@Jamolay , I went for few stores (and will go to more), tried a few guitars with slightly narrower neck, but I don’t know enough to be able to really compare… I probably need to practice more to really feel the difference… I’m from Israel BTW, as I wrote on my “welcome” post. I tried searching, but couldn’t find someone from my country here :slight_smile:

Thanks guys & gals :slight_smile: !

Hello Koby, there certainly are
keep out looking…even in this thread one is a compatriot of yours :smile:
Click on the avatars and that sometimes reveals a lot of information…
Greetings ,Rogier

Thanks @roger_holland , I see it now!

Hi Koby! I recently spent about15 minutes playing a Cordoba Fusion at a guitar store & really enjoyed it’s feel. I don’t recall which model it was but if the hybrids are an interest of yours, give the Fusion a look. Cordoba is a well known, well built & reasonably priced guitar maker.
Good luck!!!


@kobygold for an electric, I dumped the artist signature-model Music Man guitar with the “narrow” 41mm nut and played an inexpensive Les Paul copy with a “standard” 43mm nut. For an acoustic, I bought a steel-string dreadnaught with a “standard” 43mm nut. These are similar nut widths to most guitars used by rock & pop music players.

The “wide” 48mm+ nut width, and therefore, wider string spacing makes it easier to pluck individual strings with your right hand, which is the common method used in classical guitar playing.

I agree with the other posters who say that you should not buy anything right now. If you are interested in learning “classical” style guitar playing, it sounds like you already have a guitar designed for that purpose. I do suggest you take it to a Luthier to make sure it is set up properly (correct string heights, neck has proper relief, new strings, nothing broken, etc.) as there is nothing harder to learn on than an improperly set up guitar.

If you are instead interested in learning rock, pop, blues, metal, or more contemporary style guitar playing, you will eventually want to transition to a steel-string guitar with a less-wide neck. No need to rush into any decisions like this, as time and experience on the instrument will guide you towards where your interests truly lie.

However, at this early stage, playing on a 48mm+ neck is no problem. What matters at this stage is to build up the callouses on your fingertips while learning how to place your fingers in the right places, move them smoothly and accurately, and learning not to press any harder with your fingers than necessary. If the strings don’t ring out properly, it’s almost always because you are accidentally touching a string that you don’t want to.

I suggest you delay buying another guitar until your fingers no longer hurt while playing the guitar you already have (assuming it is set up properly).

Transitioning from a 48mm nut width to a 44mm nut width will take some getting used to, but I wouldn’t worry about it at this point. The basic skills you need to master at this early stage are applicable to guitars of any nut width.


I also started playing with classical guitar that I have at home until I bought a dreadnought in ~8 months. Nylon steings definitely helped with dinger pain, because switching to 12 gauge steel strings was very easy and I started playing eight away without much troubles. And during my time with classical guitar I realised that wide neck isn’t for me, because I prefer playing with my thumb over the top and overall classical guitar isn’t suited well for rock, blues and metal.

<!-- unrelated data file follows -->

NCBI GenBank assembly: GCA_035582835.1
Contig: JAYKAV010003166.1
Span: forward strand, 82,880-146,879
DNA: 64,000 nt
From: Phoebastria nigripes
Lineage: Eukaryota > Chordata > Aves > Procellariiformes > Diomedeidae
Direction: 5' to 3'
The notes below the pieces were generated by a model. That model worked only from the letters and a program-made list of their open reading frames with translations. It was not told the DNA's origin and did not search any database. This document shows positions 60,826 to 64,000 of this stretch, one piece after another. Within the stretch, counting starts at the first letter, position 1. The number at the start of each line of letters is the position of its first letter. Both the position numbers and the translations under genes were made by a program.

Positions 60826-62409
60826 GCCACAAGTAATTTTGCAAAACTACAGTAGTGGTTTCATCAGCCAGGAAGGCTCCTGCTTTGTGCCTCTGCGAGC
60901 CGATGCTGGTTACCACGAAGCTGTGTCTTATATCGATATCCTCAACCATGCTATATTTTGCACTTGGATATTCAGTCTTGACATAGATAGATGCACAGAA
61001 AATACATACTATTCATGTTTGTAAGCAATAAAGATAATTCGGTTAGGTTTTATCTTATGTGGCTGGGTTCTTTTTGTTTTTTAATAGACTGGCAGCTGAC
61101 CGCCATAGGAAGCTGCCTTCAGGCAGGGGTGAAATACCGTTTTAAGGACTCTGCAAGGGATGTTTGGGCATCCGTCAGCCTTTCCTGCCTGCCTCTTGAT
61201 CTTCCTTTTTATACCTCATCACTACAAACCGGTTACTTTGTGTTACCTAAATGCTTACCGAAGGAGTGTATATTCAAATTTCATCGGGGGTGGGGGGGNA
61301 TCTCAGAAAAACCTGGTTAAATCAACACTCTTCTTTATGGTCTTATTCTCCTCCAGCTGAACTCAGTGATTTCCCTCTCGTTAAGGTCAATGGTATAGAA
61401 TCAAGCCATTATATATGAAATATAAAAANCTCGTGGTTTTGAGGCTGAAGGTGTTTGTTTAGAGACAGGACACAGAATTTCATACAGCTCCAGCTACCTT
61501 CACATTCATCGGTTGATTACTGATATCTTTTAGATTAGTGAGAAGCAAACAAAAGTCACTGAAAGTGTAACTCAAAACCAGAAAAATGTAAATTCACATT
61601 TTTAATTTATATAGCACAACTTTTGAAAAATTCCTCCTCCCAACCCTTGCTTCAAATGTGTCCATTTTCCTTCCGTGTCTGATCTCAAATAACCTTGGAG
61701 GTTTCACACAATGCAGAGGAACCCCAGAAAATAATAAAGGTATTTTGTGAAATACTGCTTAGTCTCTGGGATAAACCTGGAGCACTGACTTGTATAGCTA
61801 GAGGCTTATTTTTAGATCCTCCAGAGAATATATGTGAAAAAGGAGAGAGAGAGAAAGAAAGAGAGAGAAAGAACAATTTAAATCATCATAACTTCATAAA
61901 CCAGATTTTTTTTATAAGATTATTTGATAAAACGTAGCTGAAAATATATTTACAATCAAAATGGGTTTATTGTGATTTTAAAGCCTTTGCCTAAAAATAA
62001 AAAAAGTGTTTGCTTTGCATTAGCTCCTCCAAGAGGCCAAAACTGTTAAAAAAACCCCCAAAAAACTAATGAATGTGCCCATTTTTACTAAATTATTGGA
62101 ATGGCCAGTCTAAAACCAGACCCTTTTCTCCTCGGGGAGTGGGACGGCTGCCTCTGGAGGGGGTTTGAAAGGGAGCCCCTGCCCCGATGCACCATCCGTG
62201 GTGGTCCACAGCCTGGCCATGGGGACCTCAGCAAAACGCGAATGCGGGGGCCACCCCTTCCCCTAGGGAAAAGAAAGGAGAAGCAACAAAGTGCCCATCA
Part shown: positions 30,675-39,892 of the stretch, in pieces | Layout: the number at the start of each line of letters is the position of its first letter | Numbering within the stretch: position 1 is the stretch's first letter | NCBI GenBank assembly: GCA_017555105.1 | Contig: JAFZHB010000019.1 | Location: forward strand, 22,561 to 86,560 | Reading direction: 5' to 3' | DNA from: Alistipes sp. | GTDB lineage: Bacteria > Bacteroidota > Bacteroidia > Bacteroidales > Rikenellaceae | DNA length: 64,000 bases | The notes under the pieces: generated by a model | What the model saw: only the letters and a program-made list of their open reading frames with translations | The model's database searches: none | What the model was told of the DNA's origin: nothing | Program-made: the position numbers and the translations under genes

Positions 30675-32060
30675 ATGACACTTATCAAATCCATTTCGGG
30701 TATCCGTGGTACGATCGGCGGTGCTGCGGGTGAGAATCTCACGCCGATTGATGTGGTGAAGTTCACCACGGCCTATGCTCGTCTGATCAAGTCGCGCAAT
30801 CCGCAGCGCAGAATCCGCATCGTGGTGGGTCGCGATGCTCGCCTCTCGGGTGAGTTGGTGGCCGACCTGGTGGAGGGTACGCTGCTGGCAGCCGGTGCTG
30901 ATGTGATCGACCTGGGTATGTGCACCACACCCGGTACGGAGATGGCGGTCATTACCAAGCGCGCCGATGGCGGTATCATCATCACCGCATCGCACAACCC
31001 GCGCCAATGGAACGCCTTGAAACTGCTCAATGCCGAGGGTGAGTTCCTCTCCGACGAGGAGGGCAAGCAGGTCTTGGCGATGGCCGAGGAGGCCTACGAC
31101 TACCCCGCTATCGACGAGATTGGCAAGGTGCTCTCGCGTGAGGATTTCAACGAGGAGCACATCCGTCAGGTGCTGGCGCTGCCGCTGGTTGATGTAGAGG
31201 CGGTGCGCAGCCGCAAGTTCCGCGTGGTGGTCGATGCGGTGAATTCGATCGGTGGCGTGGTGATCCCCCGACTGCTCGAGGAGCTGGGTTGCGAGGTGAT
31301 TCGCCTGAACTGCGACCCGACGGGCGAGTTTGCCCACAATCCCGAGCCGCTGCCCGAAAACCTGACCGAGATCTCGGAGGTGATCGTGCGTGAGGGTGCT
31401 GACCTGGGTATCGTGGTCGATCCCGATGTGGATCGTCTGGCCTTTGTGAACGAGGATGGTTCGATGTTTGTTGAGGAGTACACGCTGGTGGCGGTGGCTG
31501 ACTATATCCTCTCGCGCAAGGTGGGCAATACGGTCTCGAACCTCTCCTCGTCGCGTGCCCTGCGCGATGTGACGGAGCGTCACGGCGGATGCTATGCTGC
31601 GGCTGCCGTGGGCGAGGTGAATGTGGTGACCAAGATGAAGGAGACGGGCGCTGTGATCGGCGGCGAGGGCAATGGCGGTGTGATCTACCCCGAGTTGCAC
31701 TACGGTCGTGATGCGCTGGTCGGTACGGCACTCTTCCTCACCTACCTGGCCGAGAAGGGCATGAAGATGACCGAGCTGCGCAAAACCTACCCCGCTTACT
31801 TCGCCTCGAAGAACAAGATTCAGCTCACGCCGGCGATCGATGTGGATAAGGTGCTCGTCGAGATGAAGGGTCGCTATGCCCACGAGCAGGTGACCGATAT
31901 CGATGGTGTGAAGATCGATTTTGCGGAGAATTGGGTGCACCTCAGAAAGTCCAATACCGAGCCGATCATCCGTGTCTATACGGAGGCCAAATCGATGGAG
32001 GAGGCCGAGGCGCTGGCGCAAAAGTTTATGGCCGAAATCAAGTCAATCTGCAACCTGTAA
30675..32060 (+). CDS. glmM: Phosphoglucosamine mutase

So my advice is to stick with the guitar you have if it’s good enough to be played and wait until you learn more and will be able to decide what exactly you want from your instrument.

When I first was learning, so many chords seemed almost impossible to play. A friend suggested a guitar with a wider nut, 1 3/4 instead of the 1 11/16 many acoustic guitars have.

Having the slightly wider nut made a HUGE difference to me, made all those impossible chords just a wee bit difficult.

In your case, starting with a classical guitar it’s a different story. The nut is already quite wide.

My advice, try as many different ones as you can to see which size suits your playing style.

Hi @Fast-Eddie , most of your guitars were much narrower than the standard classic guitar I’m having, at 52mm :slight_smile: . Even a “wide” 48mm nut width is much narrower than what I have, and may be more convenient to my (not big) hands.
I’m like a small boy that is eager to get a new toy in the store… :rofl:
But should probably wait a bit longer before I waste my money, and understand better what I need.
Like @Notter wrote: measure twice cut once, I liked that :slight_smile:

Hi @metramaks , I saw you wrote you prefer your thumb over the top. I’m trying not to get used to that, because I understood it’s not a good pose it I’ll want later in the future to reach the higher (wider) strings. So I’m trying to fight that now :slight_smile: . I hope I’m doing good…

Hi @tony , a wider neck in your case that made a difference is moving from about 42.5mm to 44.5mm (sorry for converting to mm, it’s easier for me to compare numbers this way :grinning: ). That made a huge difference for you, and both are WAY narrower than what I’m having now, which may be too wide (52mm(!))…

Hi @CATMAN62 , the Cordoba Fusion 5 is actually one of the models that interest me, which has a 48mm neck. I saw in store a different Cordoba (GK Studio) which is a bit more expensive for me now and has a 50mm neck. They didn’t have in store the Fusion 5, so I’ll go again to try it when it arrives. The Fusion 5 has indeed a more reasonable price.

There’s also the:

  • Alvarez RC26HCE (the “H” in the “HCE” is for Hybrid) which looks interesting with 48mm
  • Ibanez AEG50N-NT with 46mm,
  • Fender CN-60S with 43mm (but that one may be too narrow for now),
  • and few Cort guitars with 45mm (CEC-5, CEC-3NS, CEC-1OP, Jade E Nylon)

Not all in stock here…
From what all wrote, it seems 48mm neck for a classic guitar should be a good compromise between wide & narrow neck. But I’ll probably have to hold myself from buying now, and wait until I gain more practice to compare better…

Thanks you all!


It’s not like that. At the beginning it’s better to have your thumb behind the neck to develop those muscles, but later there are no right and wrongs.

Thanks @metramaks for the clarification.
So for me, for now, I should still not use that, to build my right muscles.

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Is it not possible that this was more down to the guitar than the nut width. The difference between those two nuts is around 1.5mm which is tiny when you consider that’s effectively shared across 6 strings